Bloomberg reports that during the last five years, Walmart has increased its total number of stores in the U.S. by 13% at the same time as it has pared down its total number of employees by around 1.4%. Thus, the math would tell you it’s likely that some stores are under-staffed.
“There’s a lot of voids out there, a lot of voids,” says one longtime Walmart employee from Wisconsin. “Customers come in, they can’t find what they’re looking for, and they’re leaving.”
When she started the job nearly 25 years ago, she says the manager’s motto had been “in the door and out to the floor,” but now she tells Bloomberg that the back of the store is full of inventory because there aren’t enough workers to stock the shelves. She says the store hasn’t been replacing workers who leave.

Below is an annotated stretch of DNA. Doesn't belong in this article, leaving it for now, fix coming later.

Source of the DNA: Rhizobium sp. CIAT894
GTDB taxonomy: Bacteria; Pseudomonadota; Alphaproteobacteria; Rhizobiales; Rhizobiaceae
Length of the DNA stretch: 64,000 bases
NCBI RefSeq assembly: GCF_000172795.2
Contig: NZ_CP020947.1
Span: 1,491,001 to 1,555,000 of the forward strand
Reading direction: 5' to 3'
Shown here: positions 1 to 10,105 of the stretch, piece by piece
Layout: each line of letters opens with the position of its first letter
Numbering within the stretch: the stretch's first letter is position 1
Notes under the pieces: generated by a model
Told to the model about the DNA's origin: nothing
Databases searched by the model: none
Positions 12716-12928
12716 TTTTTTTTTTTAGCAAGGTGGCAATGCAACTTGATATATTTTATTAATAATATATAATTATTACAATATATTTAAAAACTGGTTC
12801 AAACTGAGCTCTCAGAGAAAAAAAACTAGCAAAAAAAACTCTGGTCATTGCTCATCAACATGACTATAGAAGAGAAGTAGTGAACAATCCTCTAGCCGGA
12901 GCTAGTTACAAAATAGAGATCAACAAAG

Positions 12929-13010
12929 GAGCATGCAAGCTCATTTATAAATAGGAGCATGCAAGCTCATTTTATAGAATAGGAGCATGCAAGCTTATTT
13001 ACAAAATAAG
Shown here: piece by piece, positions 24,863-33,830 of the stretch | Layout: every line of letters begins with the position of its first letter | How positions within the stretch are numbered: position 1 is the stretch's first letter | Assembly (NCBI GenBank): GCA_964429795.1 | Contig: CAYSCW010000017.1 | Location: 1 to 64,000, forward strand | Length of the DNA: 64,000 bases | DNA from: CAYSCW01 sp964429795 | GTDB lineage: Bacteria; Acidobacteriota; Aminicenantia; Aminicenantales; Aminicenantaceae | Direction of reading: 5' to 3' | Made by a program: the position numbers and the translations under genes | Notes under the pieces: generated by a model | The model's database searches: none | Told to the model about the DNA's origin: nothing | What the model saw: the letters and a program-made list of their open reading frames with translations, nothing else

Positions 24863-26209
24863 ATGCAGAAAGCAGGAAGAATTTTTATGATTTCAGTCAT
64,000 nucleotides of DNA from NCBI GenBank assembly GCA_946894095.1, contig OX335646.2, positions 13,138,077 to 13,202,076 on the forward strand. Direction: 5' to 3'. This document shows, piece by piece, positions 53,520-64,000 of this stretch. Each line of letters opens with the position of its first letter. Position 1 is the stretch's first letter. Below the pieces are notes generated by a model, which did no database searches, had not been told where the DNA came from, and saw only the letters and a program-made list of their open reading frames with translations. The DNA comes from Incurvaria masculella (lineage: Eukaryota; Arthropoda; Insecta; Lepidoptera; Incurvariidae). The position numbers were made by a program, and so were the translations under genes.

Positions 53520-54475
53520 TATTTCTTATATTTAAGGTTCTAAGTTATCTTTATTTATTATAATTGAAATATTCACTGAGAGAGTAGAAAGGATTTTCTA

Another employee at a Pennsylvania Walmart tells Bloomberg, “The merchandise is in the store, it just can’t make the jump from the shelf in the back to the one in the front… There’s not the people to do it.”
Some employees say they would be willing to work the extra hours but that corporate policy is rewarding managers for keeping payrolls lean.
“We’re not getting as many sales because there’s simply no one to help the customers throughout the stores,” says yet another Walmart worker, this time from Missouri. “I asked, ‘Why can’t we have enough hours to make the store work?’ They said, ‘It’s orders from Home Office,’”
In response, a Walmart company rep tells Bloomberg:
“Our in stock levels are up significantly in the last few years, so the premise of this story, which is based on the comments of a handful of people, is inaccurate and not representative of what is happening in our stores across the country.”
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